Immersed in Buddhist psychology prior to studying Western psychiatry, Dr. Mark Epstein first viewed Western therapeutic approaches through the lens of the East. This posed something of a challenge. Although both systems promise liberation through self-awareness, the central tenet of Buddha’s wisdom is the notion of no-self, while the central focus of Western psychotherapy is the self. This book, which includes writings from the past twenty-five years, wrestles with the complex relationship between Buddhism and psychotherapy and offers nuanced reflections on therapy, meditation, and psychological and spiritual development.
A best-selling author and popular speaker, Epstein has long been at the forefront of the effort to introduce Buddhist psychology to the West. His unique background enables him to serve as a bridge between the two traditions, which he has found to be more compatible than at first thought. Engaging with the teachings of the Buddha as well as those of Freud and Winnicott, he offers a compelling look at desire, anger, and insight and helps reinterpret the Buddha’s Four Noble Truths and central concepts such as egolessness and emptiness in the psychoanalytic language of our time.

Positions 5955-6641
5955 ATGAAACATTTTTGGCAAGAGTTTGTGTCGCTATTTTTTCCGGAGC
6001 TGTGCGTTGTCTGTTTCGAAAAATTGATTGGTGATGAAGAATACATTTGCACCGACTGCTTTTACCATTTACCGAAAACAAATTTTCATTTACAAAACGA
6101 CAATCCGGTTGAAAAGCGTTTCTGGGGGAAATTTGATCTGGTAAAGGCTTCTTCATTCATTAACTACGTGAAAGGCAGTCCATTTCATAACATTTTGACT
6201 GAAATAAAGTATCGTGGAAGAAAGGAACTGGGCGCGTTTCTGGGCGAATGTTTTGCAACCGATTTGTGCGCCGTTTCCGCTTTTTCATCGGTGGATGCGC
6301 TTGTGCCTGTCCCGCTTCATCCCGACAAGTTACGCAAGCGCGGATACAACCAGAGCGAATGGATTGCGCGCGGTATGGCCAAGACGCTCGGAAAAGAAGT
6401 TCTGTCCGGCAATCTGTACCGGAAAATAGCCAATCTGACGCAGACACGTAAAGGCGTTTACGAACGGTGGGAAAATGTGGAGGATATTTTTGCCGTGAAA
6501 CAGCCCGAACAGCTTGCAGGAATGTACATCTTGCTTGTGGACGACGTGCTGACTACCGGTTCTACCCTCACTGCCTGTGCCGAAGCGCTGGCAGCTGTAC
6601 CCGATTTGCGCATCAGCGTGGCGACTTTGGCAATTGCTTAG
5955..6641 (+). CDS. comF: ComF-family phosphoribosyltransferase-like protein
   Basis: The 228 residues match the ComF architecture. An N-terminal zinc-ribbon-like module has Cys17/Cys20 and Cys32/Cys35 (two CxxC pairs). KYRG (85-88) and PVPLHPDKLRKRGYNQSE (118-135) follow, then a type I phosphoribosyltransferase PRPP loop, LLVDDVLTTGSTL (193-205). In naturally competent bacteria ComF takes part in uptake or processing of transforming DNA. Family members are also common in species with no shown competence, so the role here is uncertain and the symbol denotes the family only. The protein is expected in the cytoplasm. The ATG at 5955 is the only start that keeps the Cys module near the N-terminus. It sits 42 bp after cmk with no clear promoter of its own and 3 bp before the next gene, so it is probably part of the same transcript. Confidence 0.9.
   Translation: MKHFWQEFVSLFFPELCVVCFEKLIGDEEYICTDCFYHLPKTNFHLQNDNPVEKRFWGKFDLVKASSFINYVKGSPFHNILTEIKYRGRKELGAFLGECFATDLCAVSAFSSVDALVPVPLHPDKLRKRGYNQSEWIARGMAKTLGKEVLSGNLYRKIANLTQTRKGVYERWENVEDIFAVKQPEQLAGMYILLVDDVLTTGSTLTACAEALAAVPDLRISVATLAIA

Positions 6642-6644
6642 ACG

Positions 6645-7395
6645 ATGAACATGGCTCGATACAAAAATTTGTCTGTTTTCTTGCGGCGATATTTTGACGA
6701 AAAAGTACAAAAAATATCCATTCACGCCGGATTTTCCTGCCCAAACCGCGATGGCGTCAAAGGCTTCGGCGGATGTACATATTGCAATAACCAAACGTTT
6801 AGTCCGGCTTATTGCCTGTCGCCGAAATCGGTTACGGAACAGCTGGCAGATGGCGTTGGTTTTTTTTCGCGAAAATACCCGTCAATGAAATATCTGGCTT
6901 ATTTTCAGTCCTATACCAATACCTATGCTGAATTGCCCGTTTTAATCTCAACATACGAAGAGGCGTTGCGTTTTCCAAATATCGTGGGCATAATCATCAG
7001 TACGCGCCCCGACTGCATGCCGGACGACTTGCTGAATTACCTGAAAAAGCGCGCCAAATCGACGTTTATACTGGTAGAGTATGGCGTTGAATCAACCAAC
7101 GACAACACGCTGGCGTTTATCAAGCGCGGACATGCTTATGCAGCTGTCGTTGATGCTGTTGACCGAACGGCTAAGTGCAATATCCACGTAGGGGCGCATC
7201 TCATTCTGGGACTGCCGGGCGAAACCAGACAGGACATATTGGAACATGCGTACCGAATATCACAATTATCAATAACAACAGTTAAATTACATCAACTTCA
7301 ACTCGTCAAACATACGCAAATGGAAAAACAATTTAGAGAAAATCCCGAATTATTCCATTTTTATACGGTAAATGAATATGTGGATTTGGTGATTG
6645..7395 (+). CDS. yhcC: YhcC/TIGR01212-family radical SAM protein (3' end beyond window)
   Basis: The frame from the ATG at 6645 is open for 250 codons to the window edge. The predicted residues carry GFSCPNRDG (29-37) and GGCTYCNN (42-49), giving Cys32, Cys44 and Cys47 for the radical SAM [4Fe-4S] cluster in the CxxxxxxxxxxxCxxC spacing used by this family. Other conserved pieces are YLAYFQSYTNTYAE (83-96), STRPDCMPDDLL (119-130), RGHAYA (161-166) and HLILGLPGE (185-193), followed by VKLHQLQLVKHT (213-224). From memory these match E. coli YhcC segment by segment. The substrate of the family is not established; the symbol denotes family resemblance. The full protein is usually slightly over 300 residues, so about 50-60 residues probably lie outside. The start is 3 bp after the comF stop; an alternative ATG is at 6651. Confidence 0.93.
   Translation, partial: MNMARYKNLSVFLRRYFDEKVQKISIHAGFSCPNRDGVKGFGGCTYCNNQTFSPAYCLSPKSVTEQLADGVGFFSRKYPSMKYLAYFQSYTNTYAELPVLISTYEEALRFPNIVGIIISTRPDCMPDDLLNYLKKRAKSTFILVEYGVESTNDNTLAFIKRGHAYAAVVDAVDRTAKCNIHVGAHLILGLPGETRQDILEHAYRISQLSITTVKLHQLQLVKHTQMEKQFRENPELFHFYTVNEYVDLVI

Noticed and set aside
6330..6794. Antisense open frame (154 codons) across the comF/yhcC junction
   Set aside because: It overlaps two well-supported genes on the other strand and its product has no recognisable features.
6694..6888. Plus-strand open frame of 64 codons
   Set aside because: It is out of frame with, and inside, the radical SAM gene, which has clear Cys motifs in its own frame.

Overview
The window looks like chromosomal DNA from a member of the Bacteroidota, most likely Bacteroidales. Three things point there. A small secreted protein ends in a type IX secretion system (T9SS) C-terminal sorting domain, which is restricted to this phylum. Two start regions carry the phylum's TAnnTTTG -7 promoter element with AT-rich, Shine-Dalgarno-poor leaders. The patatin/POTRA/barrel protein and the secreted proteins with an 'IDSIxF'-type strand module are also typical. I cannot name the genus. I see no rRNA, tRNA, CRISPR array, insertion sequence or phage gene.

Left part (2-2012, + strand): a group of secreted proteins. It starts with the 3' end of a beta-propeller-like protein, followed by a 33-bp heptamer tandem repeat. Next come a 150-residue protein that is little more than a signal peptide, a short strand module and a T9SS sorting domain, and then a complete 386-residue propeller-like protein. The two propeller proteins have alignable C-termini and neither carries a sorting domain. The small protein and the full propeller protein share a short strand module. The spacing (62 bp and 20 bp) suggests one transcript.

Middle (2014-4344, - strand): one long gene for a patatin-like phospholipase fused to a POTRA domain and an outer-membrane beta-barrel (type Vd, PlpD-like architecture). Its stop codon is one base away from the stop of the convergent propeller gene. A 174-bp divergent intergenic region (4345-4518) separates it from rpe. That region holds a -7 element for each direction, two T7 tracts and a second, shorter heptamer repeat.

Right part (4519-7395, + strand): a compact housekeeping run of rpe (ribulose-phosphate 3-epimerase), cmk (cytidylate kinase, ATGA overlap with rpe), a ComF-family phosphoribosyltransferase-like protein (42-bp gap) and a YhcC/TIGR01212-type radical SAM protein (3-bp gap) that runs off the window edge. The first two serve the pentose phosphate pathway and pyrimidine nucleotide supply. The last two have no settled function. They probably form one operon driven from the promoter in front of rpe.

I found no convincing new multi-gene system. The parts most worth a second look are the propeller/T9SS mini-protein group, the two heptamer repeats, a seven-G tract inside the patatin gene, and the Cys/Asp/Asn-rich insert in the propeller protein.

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Get Out Of Your Mind And Into Your Life: The New Acceptance and Commitment Therapy
This book offers a five-step plan for coping with painful emotions such as anxiety and depression. It teaches you how to learn life-enhancing behavior strategies that work to further the goals you value most. You’ll learn to engage with and overcome painful thoughts and feelings with step-by-step acceptance and mindfulness-based techniques. You’ll find out how to let go of control, and develop compassion and flexibility.
The realization that painful feelings cannot be controlled will open you to the possibility of fully emotional living. Once present, engaged, and aware, you can begin to build new lives for yourself filled with significance and meaning. This book is not about overcoming pain or fighting emotions; it’s about embracing life and feeling everything it has to offer. In this way, it offers a way out of suffering by choosing to life a life based on what matters most.